I sort of learned how to hook without the "hook in a box". In the fall of 1995, I got my first "high end" ball, which is the Turbo in my avatar. It was an upgrade to a 16 lb ball from a more generic 14 lb urethane with a pancake block. At the same time, my center installed synthetic lanes. I'm not sure whether the ball or the lanes played more of a factor in this, but my average jumped around 20-30 pins that season to be averaging with the top bowlers in high school who were all using resin. My average dropped the first season I used resin until I got used to it.
Keep in mind that until somewhat recently, everyone also thought that the motion of the ball was skid, roll, hook. A ball that is rolling without slipping/sliding (the USBC roll phase) experiences static friction and physically cannot hook unless the static weights are crazy illegal. A ball in the roll phase without sliding/slipping would never gain RPMs. The point of contact of the ball has to be sliding relative to the lane for kinetic friction to cause a change in direction and an increase in RPMs. Imagine rolling any ball on a perfectly level surface such that its direction of motion is perpendicular to the axis around which it rotates; it will not change direction. You mentioned side rotation earlier. If the ball's motion relative to the lane is straight forwards and it has side rotation, it experiences kinetic friction and is not rolling without slipping/sliding no matter how many RPMs the ball has.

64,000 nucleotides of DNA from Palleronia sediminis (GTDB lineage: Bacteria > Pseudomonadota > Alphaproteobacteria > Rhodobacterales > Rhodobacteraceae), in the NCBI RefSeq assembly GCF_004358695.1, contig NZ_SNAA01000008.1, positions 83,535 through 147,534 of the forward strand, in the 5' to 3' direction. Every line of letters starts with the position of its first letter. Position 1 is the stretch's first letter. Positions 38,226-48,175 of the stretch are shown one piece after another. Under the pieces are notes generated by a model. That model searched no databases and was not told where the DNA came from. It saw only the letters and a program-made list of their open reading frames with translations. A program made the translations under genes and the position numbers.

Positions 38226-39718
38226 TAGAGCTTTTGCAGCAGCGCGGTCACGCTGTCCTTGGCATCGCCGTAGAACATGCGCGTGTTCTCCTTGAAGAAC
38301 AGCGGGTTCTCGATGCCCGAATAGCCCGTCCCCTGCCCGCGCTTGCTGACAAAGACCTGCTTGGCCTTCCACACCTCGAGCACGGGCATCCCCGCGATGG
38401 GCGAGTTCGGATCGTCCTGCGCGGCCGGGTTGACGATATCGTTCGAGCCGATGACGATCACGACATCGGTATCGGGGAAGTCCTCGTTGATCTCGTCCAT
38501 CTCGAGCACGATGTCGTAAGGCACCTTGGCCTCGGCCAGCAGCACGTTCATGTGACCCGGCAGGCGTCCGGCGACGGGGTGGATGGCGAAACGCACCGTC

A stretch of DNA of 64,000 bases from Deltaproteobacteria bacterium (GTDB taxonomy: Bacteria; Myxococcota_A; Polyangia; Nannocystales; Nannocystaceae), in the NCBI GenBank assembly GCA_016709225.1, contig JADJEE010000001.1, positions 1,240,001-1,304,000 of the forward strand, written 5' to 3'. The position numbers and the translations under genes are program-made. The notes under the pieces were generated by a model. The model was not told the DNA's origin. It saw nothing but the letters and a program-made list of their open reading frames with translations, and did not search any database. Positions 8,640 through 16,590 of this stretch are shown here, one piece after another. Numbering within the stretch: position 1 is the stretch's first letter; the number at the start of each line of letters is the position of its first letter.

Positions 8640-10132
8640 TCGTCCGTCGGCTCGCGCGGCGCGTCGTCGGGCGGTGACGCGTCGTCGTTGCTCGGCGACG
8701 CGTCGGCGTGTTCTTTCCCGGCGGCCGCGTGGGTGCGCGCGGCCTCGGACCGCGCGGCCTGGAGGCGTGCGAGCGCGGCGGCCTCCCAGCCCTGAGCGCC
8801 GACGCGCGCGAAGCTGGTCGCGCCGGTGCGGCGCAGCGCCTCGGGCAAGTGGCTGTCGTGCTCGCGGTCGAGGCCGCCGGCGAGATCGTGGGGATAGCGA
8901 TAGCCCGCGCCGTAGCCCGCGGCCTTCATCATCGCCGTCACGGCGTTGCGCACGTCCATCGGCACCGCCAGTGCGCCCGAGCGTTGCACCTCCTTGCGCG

This was more about asking what you mean by roll vs. what the USBC means by the roll phase, which was my original question. We have to be careful with observations as they also need to be justified by reasoning that is consistent across all phenomenon.
Current Average - 225